The debate over the causes of and remedies for growing economic inequality in the US has been in the forefront of the presidential campaign. Economists and most politicians have traditionally argued that economic inequality was the inevitable result of technological change, workers’ education and skill levels, and globalization. However, a stronger and stronger sentiment – maybe even a consensus – is growing that income and wealth inequality is driven by inequalities in political and marketplace power. Even many economists are now acknowledging the important effects of shifts in political and marketplace power. [1]

It is becoming increasingly clear that market outcomes and the rules of the marketplace reflect political and marketplace power, not economic efficiency or inevitability. Marketplace rules are set by government policies. Since 1980, government policies have shifted power from workers to employers through weakened labor laws and lax enforcement of them. Free trade policies have allowed jobs to move overseas, meaning that US workers must compete with low-paid foreign workers. Policies have also shifted power from consumers to corporations through weakened regulations and lax enforcement of consumer protection laws, including of anti-trust laws.

Simultaneously, political power has shifted from average citizens and voters to wealthy elites and their corporations. Spending on election campaigns has grown dramatically. Campaign finance laws now allow wealthy individuals and corporations to spend unlimited amounts of money on campaigns for public offices. As a result, elected officials are more beholden to wealthy individuals and corporations than ever before.

Political power has also been shifted through lobbying, the revolving door, and legal strategies. Corporate lobbying of public officials has grown substantially. This means the voices of the big corporations are much louder and more frequently heard in policy making arenas than before. Their voices are much louder than the voices of average citizens. The revolving doors between regulated industries and government regulators or policy makers has ever greater numbers of people passing through them. Corporations have pursued legal strategies in the courts that have given them increased power, including a right to freedom of speech that was previously reserved for individuals. Their court strategies have also blocked and greatly delayed regulation, including on issues of public health and safety.

Business and environmental regulations have been weakened. Anti-trust laws have effectively ceased to limit market size and concentration. Simultaneously, corporations have developed new ways to exploit market power. Consolidations of pharmaceutical corporations have resulted in unjustifiable skyrocketing drug prices for existing drugs, while changes in patent laws and market manipulations delay the arrival of generic drugs in the marketplace.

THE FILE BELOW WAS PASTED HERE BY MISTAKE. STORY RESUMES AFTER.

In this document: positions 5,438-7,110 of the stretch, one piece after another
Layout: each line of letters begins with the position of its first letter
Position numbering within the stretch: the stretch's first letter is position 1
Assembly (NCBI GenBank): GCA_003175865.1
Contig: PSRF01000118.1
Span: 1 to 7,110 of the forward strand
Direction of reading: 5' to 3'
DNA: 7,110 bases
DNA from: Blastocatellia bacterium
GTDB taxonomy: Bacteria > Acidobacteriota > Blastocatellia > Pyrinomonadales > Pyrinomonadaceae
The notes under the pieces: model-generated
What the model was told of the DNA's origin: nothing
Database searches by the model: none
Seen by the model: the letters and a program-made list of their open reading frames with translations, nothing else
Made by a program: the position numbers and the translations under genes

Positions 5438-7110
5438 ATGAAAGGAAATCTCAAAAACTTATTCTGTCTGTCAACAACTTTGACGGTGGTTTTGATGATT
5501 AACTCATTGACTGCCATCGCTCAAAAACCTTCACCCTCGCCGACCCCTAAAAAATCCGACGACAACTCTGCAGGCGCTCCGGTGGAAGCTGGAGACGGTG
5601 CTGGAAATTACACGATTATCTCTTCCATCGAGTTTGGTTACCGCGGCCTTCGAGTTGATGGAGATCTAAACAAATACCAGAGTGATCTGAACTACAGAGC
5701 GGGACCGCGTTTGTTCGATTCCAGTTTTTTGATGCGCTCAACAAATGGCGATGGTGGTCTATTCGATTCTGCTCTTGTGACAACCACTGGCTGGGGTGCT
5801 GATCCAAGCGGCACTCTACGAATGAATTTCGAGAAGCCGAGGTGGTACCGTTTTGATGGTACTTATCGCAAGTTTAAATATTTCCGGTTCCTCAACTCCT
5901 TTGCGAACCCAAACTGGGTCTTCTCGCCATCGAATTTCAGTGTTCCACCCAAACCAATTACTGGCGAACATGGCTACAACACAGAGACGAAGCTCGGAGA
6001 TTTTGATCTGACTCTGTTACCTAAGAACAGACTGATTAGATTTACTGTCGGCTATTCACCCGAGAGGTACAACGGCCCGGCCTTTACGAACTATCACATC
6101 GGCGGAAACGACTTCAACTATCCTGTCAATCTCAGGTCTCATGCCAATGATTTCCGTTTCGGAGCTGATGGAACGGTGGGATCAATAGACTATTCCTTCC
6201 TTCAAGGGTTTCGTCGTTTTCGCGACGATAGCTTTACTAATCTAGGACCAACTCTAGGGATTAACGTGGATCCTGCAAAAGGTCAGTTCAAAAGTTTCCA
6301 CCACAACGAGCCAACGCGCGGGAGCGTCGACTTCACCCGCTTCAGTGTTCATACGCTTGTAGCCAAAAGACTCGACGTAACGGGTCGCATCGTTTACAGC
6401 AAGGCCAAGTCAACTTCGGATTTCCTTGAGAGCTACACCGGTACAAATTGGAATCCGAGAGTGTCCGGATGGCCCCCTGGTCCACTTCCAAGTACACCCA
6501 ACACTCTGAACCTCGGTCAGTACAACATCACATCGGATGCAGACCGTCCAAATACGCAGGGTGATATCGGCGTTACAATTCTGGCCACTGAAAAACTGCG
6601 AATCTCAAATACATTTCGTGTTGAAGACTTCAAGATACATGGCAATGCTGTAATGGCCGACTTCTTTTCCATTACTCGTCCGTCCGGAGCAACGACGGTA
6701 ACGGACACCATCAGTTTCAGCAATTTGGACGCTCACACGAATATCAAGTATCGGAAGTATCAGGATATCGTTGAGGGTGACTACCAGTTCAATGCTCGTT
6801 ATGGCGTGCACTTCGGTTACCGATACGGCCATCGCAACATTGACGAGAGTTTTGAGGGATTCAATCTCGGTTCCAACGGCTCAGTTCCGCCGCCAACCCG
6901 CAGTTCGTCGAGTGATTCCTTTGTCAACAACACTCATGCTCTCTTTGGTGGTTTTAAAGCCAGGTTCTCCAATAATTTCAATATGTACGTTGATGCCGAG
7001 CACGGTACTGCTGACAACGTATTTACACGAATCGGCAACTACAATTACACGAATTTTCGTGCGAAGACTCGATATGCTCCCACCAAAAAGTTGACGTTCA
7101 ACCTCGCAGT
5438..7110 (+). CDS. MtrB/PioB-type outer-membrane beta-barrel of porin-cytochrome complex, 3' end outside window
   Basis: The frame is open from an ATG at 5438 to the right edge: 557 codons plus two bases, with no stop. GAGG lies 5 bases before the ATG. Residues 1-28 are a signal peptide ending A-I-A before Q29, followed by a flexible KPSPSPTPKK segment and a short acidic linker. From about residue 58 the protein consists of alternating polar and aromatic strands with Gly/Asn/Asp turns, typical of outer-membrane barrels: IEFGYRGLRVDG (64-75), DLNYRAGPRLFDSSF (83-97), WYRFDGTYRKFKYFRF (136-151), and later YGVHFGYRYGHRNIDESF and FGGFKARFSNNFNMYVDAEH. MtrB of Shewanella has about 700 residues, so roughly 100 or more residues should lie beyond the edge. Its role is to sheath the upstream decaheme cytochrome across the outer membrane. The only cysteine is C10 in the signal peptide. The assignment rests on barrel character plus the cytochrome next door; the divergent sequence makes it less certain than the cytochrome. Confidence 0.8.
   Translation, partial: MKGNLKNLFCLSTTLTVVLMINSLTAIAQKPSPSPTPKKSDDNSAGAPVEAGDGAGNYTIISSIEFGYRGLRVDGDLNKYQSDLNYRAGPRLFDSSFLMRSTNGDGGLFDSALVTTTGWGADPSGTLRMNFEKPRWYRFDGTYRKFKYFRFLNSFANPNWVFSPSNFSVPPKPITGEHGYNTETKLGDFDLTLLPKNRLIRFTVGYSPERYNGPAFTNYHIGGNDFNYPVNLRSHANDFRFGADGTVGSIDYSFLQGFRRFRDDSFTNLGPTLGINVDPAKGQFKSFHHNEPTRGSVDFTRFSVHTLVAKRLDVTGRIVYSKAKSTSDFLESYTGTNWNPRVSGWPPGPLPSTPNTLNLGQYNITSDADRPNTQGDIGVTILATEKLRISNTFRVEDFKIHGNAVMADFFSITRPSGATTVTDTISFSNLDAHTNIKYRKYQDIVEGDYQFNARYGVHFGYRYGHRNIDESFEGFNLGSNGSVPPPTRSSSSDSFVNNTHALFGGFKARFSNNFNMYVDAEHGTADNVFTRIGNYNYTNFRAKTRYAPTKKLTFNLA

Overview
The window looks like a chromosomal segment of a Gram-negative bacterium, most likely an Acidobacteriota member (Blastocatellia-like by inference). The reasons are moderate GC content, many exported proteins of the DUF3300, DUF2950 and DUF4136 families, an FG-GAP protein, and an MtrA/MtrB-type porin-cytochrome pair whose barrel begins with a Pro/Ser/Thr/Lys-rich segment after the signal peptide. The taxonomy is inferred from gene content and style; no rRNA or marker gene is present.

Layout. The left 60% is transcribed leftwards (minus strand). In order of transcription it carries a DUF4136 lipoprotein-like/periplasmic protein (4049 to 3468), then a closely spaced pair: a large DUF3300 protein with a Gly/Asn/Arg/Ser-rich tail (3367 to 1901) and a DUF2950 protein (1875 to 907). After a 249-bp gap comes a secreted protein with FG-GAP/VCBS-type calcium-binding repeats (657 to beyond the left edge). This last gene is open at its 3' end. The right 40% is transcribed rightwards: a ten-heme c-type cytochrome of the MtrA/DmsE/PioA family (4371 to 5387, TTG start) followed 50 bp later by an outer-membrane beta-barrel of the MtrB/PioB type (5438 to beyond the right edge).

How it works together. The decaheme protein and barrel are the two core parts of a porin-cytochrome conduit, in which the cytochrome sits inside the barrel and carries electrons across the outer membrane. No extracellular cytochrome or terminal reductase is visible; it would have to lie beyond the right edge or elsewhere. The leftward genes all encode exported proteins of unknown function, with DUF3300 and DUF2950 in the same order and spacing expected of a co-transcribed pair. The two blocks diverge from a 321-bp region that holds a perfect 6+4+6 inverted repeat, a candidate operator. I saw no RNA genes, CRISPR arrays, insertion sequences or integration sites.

These shifts in marketplace and political power are mutually reinforcing. As a result, our markets unjustifiably reward the rich and powerful. For example, Wall Street traders are making millions and sometimes billions of dollars in incomes but are not adding much – if anything – of value to the overall economy. Similarly, the very high pay for corporate CEOs is well above the value they add to the economy.

Taxes have been reduced for wealthy individuals and corporations. The well-off have seen dramatic tax cuts on their high incomes, on unearned income (i.e., gains, dividends, and interest on investments), and on their wealth (primarily through cuts in the estate tax). Many large, profitable corporations, particularly large, multi-national corporations, avoid paying any taxes at all. Meanwhile, the relative tax burden on work and workers has grown.

Leveraged buyouts result in financial manipulators making millions while workers lose jobs or take pay and benefit cuts. Retirees also lose benefits or taxpayers have pay them through the government’s Pension Benefit Guaranty Corporation. Globalization benefits multi-national corporations and the financial industry while hurting workers and national sovereignty.

Economists are now acknowledging that in many cases economic size and power are undermining market efficiency rather than enhancing it as the economies of scale argument traditionally promised. Furthermore, marketplace power starkly contradicts the core assumption of economics, namely that markets are perfectly competitive.

The corporate and financial elite’s agenda of deregulation, tax cuts, and free trade has been promoted as creating jobs and strengthening our economy. The data clearly show that this has not been the case. Economic growth is certainly no greater now than it was in the 1950s and 1960s. Meanwhile, economic volatility, insecurity, and inequality are clearly greater.

My next post will describe what we can and should do to stop runaway economic inequality, which will also contribute to rebuilding the middle class.

[1]       Kuttner, R., 1/14/16, “The new inequality debate,” The American Prospect (


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